Let's look, for example, at the chart of EUR/USD. A rally had started at the end of May 2020, and those traders who entered long positions early could have profited greatly from it. Yet, if we look at the daily P&F chart of the currency pair, it would take too long to identify the trend, and traders might have lost a significant chunk of profit waiting for confirmation.
Using a smaller timescale alleviates the problem a bit. Here is the same chart on the 4-hour timescale.
With all Xs and Os, the chart still looks just too crowded visually, making it harder to see less prominent trends.
But what about Renko charts? The Renko chart consists of boxes (called bricks). A new brick appears only when the price moves at least by the set minimum amount. Additionally, a new brick can appear only if the closing price rises above the top of the previous brick or falls below the bottom by at least the specified amount. With new bricks appearing more often than Xs and Ys on the P&F chart and with each new brick being placed to the side from the previous one, it makes it far easier to catch a trend on the Renko chart than on the P&F chart. Let's look at the Renko chart of EUR/USD.
However, as a new brick is created every time the relevant price action happens, it reduces the advantage of filtering out market noise and makes the Renko chart look closer to the candlestick chart than other time-independent charts. Additionally, due to the nature of how the Renko chart is built, it cannot quickly react to trend reversals. As no two bricks can be placed beside each other, the price has to move at least by two bricks before it is allowed to change the direction.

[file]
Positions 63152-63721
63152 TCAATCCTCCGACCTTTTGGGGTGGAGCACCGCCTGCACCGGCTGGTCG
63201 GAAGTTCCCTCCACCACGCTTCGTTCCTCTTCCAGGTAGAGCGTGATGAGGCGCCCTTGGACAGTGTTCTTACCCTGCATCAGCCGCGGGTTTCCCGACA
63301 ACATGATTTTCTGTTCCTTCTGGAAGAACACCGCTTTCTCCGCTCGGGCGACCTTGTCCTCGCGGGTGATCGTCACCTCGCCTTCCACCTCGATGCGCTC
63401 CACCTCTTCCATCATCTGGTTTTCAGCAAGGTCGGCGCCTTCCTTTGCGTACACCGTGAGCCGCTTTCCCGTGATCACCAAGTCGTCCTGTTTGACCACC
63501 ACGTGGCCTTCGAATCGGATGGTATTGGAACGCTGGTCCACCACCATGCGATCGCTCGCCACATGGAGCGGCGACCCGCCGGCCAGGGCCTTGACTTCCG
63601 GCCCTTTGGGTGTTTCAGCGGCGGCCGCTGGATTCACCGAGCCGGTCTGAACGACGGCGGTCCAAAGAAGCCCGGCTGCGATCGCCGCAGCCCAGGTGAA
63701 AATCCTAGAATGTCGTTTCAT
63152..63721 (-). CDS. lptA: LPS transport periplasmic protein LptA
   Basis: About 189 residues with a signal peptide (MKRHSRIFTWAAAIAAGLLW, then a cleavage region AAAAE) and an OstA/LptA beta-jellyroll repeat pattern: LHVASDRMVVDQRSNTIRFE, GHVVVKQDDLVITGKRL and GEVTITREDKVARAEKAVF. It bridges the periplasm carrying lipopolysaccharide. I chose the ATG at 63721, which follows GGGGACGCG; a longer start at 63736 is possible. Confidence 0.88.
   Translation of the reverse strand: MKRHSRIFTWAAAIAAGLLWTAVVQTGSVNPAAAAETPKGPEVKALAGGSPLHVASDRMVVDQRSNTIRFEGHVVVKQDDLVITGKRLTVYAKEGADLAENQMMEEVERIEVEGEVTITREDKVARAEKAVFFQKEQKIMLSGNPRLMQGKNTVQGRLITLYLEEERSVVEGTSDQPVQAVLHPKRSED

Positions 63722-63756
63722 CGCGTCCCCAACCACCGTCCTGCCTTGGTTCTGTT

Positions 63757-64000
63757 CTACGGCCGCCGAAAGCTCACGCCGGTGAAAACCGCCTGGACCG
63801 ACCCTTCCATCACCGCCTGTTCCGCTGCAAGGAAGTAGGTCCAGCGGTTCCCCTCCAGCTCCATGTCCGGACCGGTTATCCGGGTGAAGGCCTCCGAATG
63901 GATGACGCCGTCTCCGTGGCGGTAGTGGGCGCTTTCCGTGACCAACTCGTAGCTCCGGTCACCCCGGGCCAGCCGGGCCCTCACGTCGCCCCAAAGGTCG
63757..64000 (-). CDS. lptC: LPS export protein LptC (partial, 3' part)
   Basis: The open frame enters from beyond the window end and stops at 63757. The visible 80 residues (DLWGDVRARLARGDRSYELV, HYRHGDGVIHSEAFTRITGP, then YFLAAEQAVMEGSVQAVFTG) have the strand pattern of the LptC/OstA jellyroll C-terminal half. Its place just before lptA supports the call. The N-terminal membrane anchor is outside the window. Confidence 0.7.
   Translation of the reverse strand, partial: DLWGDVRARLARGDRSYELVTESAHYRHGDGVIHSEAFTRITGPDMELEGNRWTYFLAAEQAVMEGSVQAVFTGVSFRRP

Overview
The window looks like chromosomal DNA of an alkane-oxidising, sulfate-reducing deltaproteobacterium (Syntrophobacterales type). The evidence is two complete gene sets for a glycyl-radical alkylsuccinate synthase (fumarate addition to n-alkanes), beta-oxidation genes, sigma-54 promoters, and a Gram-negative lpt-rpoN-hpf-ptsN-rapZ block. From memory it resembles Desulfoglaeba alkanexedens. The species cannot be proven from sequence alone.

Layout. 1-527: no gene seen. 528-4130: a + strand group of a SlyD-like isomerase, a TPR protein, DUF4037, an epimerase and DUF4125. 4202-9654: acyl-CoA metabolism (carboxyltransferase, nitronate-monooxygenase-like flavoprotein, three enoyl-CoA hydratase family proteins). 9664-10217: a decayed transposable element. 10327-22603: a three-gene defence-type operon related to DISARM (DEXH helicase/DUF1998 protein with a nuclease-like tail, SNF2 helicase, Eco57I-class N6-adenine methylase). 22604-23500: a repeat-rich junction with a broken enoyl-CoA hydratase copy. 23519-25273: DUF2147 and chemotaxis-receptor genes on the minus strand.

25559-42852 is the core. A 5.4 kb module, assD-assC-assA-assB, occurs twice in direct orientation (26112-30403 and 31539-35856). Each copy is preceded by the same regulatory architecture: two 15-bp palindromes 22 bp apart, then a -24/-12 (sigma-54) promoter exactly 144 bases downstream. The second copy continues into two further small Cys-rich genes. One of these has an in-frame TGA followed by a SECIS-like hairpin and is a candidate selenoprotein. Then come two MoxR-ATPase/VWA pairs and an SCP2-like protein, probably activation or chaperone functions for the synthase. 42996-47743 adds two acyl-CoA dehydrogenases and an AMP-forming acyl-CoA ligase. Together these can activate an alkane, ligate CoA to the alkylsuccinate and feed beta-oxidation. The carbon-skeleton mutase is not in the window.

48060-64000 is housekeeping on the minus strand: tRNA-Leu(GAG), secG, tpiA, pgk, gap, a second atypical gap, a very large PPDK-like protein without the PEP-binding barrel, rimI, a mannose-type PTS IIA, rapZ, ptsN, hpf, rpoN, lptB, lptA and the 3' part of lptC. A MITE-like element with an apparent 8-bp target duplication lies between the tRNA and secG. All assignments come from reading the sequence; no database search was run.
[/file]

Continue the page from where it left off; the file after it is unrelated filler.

And to conclude the comparison, let's look at the Kagi chart of EUR/USD.
Not only it is quite easy to see the uptrend, but traders could also have jumped in as soon as the price broke above the strong resistance level, tested three times before, and the chart sent a bullish signal by turning the Yin line into a Yang line.
The method for building the Kagi chart does not discern between different assets. That means nothing prevents traders from using Kagi charts for trading the Forex pairs.
It is important to remember, though, that some currency pairs are more actively traded than others. That means it can be useful to use different reversal values for different currency pairs. Some professional traders advise using an ATR-based reversal value to account for variations in volatility. Others advise against this as such an approach removes precise control of the reversal value from the hands of the trader on top of changing the look of the chart in the past.
Unfortunately, the Kagi being a less popular chart means not every platform supports it. Here is the list of popular platforms that allow using the Kagi chart.
The MetaTrader platform does not support the Kagi chart out of the box. But it can be downloaded for free from the official code base as a separate indicator.
Here is one example of such an indicator for the MetaTrader 4 platform called KAGI_1:
And here is an example of a Kagi chart indicator for the MetaTrader 5 platform called kagi-1:
While the indicators allow you to see Kagi charts on the popular MetaTrader platforms, the charts do not look great, and MetaTrader is clearly not the best way to use Kagi charts. It is better to use platforms that have the Kagi chart by default, like the ones listed below.
NinjaTrader comes with the Kagi chart out of the box. To use it a trader should choose the Kagi Line option in the Chart Style of the Data Series menu item (Data Series->Chart Style->Kagi Line).
Here is an example of how the Kagi chart looks in the NinjaTrader platform:
TradingView is perhaps the easiest way to try Kagi charts as it has this type of chart built in and does not require a download. You can simply choose Kagi when choosing the chart type. Unfortunately, the Kagi chart is available for free only on daily or longer timeframes. Intraday timeframes are available only to paying customers.
Here is an example of how the Kagi chart looks on the TradingView platform:
If you want to share your opinion, observations, conclusions, or simply to ask questions regarding the use of the Kagi chart in Forex, feel free to join a discussion in our forum.